Lusitania, Insurance, War Risk Exclusion – Part V
The sinking of the Lusitania produced a number of legal actions. This series of blogs discusses some of them, principally ones related to insurance problems and several in the same ball-park as insurance, sort of: to wit, probate related cases, more or less. The case described here is one from the highest court in New York State, and it involves the sinking of the Lusitania, life insurance, and a probate problem.
The case is McGowin v. Menken, 119 N.E. 877 (N.Y. 877). In it a married couple, the Tassons (“H” and “W”), perished in the sinking of the Lusitania. At that time, H had three life insurance policies each to be paid to W, if living, but if not then to his executors, administrators, or assigns. The life insurer paid the money into the court since was not sure what should be done under New York law. The problem was that W’s estate said it had a claim too.
But under the express terms of the policy, if survivorship cannot be proved, the payment of the policy goes to the estate of the policyholder. The court does not say so specifically but the right way to do this is under contract law. Life insurance policies are contracts. W was not a party to the contract, and H had a right under the contract to change the beneficiary(ies) as he saw fit. Hence the insurer had a contract duty to pay the monies due under the contract in accordance with it, namely, to the estate (or administrators thereof). W had no property interest in assets related to the contract, so neither she nor her estate had any right to the proceeds.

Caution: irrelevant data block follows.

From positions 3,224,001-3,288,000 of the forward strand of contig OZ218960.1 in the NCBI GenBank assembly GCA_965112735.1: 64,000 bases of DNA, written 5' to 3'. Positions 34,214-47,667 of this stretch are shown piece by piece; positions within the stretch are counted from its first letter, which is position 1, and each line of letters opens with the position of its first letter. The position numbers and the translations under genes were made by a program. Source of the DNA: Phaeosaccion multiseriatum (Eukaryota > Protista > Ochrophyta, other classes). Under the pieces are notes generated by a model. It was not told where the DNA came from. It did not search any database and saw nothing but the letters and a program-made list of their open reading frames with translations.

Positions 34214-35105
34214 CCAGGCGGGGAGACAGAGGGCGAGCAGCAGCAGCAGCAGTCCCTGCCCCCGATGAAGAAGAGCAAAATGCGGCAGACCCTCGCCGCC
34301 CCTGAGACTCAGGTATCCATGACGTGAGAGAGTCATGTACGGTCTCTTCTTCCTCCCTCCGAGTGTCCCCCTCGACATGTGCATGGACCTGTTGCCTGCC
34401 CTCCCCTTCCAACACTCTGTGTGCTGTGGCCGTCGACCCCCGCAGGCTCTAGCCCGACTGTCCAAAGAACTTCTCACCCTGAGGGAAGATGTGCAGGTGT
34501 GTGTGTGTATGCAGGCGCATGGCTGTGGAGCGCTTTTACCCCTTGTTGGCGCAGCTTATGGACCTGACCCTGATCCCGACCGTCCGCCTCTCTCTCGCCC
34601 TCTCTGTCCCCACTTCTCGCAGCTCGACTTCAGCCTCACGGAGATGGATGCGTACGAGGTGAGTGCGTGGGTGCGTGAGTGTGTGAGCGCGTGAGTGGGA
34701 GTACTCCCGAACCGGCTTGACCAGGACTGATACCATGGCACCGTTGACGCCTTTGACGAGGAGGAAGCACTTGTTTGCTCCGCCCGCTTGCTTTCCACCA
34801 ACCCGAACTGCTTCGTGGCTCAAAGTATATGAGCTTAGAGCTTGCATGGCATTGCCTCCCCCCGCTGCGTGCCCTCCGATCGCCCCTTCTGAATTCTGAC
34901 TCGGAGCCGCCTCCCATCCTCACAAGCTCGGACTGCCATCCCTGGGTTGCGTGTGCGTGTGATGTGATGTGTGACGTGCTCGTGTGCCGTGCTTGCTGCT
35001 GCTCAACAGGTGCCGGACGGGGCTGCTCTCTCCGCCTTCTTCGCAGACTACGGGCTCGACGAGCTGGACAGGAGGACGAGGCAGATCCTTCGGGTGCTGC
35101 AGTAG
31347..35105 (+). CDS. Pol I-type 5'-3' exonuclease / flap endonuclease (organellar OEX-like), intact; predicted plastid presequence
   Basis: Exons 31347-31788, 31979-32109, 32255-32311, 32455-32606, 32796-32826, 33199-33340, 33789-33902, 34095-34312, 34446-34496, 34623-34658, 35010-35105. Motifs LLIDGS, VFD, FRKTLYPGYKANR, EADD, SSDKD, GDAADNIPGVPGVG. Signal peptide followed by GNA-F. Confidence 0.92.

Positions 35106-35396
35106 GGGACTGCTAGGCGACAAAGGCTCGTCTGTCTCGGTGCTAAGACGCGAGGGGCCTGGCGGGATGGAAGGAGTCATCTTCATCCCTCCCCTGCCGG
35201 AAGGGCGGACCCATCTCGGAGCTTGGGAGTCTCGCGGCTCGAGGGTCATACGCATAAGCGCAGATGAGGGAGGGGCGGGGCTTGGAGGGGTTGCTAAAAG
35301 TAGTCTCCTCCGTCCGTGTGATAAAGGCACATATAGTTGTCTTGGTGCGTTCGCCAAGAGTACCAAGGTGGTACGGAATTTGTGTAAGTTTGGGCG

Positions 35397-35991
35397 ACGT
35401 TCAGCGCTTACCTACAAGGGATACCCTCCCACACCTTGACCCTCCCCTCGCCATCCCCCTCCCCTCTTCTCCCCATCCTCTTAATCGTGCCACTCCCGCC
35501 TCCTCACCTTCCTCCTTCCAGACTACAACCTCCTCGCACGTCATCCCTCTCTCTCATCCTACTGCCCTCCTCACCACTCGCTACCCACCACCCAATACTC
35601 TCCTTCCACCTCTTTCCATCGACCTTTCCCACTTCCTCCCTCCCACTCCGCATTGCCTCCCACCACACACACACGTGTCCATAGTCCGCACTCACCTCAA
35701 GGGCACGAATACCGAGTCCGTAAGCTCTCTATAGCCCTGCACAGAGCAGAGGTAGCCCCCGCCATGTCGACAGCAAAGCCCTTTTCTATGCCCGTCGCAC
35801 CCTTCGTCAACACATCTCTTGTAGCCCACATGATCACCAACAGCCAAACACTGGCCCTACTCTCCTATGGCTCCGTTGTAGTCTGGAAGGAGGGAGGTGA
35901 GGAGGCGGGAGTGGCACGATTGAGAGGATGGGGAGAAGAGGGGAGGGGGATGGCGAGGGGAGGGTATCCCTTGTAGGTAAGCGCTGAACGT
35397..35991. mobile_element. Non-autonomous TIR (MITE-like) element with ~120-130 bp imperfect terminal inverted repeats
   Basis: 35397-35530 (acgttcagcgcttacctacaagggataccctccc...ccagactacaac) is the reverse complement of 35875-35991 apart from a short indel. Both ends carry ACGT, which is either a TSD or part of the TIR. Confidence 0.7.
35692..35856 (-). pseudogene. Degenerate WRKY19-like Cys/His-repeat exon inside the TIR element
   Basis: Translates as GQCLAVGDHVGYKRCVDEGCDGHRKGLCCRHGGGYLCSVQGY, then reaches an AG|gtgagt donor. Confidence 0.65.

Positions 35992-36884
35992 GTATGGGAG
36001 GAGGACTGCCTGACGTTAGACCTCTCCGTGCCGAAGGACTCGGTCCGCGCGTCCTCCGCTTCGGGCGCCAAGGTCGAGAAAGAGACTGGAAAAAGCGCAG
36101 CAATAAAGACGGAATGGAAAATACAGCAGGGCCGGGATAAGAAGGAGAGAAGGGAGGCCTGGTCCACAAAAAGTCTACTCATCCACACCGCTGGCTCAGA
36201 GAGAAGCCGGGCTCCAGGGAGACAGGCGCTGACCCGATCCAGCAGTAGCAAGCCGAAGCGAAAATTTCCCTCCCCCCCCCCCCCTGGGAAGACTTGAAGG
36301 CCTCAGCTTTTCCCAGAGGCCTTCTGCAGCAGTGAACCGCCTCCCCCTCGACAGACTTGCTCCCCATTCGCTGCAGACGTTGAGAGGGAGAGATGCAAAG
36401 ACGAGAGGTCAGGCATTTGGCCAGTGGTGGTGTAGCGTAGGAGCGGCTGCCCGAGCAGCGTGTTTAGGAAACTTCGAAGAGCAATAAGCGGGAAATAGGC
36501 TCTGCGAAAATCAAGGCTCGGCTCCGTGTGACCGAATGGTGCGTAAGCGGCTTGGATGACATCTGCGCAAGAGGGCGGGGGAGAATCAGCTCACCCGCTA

For those having any interest in this matter, one of the cases the court cited is Hildenbrandt v. Ames, 66 S.W. 128 (Tex. Civ. App.—1901, writ refus’d), a storm case.
Michael Sean Quinn, Ph.D., J.D., c.p.c.u. . . .
1300 West Lynn Street, Suite 208
Originally posted on 05/17/2015 @ 7:14 pm